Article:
We sat down with Skyline Exhibits designers Stephanie Roiger, Amy Kubas, Greg Mathieson and Evan Detskas, who have a combined 50 years of experience designing in the trade show industry and were kind enough to help outline what you should include in your Request for Proposal document to have the most efficient, exceptional trade show booth design process and the best results when you get to the show.
Your exhibit house needs enough information in a Request for Proposal (RFP) so the design team understands what your company goals are for the show, your company branding, and all necessary information to help the designers bring you the best of what they have to offer. You are an expert on your company’s marketing goals and products, and the exhibit designers are experts in exhibit design. You have a vision for how you would like the booth to look, and the exhibit designers have the training and experience to optimize that vision, and if given the right amount of information the designers can “Wow” your attendees with something you may not have imagined. Let’s take a deeper dive into what your Request for Proposal (RFP) for a trade show booth should include.
Not too much, never too little
It is critical to give enough information, without overwhelming the designers, which can be a fine line. Include company information, your competitive advantage, necessary product information, and order of importance in your communications for the show in the first paragraph. The order of importance regarding communication goals always comes into play, especially when you are launching a new product, yet still showcasing your tried and true original product as well. Include your company’s achievements in this first section, but refrain from overemphasizing them. As a marketer, it is ingrained into your writing to speak of your company on these terms, that’s great! Be upfront about your position in the industry then move on to outlining the overall brand message you want to send.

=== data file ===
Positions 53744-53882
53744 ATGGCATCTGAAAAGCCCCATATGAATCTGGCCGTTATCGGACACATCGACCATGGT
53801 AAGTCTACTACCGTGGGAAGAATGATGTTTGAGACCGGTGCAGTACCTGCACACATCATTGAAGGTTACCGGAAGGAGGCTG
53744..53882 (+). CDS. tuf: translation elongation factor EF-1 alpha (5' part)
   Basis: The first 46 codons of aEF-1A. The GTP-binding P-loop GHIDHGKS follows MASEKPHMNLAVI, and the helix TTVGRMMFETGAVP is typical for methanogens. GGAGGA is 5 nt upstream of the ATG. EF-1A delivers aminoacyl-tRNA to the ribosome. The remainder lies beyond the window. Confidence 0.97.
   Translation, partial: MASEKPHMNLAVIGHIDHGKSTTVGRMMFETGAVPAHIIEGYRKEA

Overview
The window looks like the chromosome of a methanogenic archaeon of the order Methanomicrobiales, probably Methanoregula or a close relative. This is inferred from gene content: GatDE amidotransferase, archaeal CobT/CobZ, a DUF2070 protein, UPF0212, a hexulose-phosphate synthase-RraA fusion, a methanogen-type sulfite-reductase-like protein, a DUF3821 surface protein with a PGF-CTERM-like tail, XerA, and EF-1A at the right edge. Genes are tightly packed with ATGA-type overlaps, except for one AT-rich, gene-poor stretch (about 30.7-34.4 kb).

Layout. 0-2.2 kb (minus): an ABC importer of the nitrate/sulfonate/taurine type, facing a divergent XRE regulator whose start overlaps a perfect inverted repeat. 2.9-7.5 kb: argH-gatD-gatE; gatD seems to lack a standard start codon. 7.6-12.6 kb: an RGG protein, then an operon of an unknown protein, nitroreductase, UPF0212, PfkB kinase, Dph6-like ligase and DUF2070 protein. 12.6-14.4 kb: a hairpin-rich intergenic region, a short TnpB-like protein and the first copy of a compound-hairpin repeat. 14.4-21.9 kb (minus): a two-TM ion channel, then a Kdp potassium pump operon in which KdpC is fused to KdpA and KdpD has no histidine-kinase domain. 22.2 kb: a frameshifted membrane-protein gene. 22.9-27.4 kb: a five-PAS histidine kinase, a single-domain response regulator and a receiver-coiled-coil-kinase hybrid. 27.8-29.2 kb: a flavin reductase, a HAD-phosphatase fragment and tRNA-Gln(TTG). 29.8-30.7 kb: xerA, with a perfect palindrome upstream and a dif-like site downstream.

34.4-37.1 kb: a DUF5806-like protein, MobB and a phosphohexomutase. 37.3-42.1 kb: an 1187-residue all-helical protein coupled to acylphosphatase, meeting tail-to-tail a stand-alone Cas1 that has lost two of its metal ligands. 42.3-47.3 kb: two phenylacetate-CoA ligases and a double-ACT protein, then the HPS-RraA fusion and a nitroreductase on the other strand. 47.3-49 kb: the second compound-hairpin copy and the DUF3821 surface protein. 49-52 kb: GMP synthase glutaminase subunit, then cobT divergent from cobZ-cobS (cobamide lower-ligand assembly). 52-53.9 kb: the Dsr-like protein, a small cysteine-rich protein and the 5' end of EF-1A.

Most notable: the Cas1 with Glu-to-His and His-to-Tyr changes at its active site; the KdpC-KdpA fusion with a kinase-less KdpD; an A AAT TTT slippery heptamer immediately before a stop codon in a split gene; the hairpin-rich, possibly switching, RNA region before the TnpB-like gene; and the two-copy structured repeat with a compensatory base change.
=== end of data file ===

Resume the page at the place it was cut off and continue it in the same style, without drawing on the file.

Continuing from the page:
In the second paragraph of your new RFP, include information about new products in the coming year and any re-branding that might be done close to, or launched at, the show. This includes logos and any milestones for the company or product. Celebrating your 25th year and want to make it known on the show floor? Awesome! The designers can potentially highlight that achievement in your booth, but won’t know that it’s happening if you don’t work that into the messaging of your RFP. In our conversation, Design Manager Evan Detskas made an important point; “You may be hesitant to share sensitive company and brand information, especially if it’s a big change for your product or company, but these changes are imperative to the design process. Signing a non-disclosure form takes the worry out of it.” Worried the designers will create something “off-brand?” Send a copy of the branding guidelines to the designers to ensure all pieces of your marketing puzzle look cohesive on the show floor.
Show Goals- Make them Known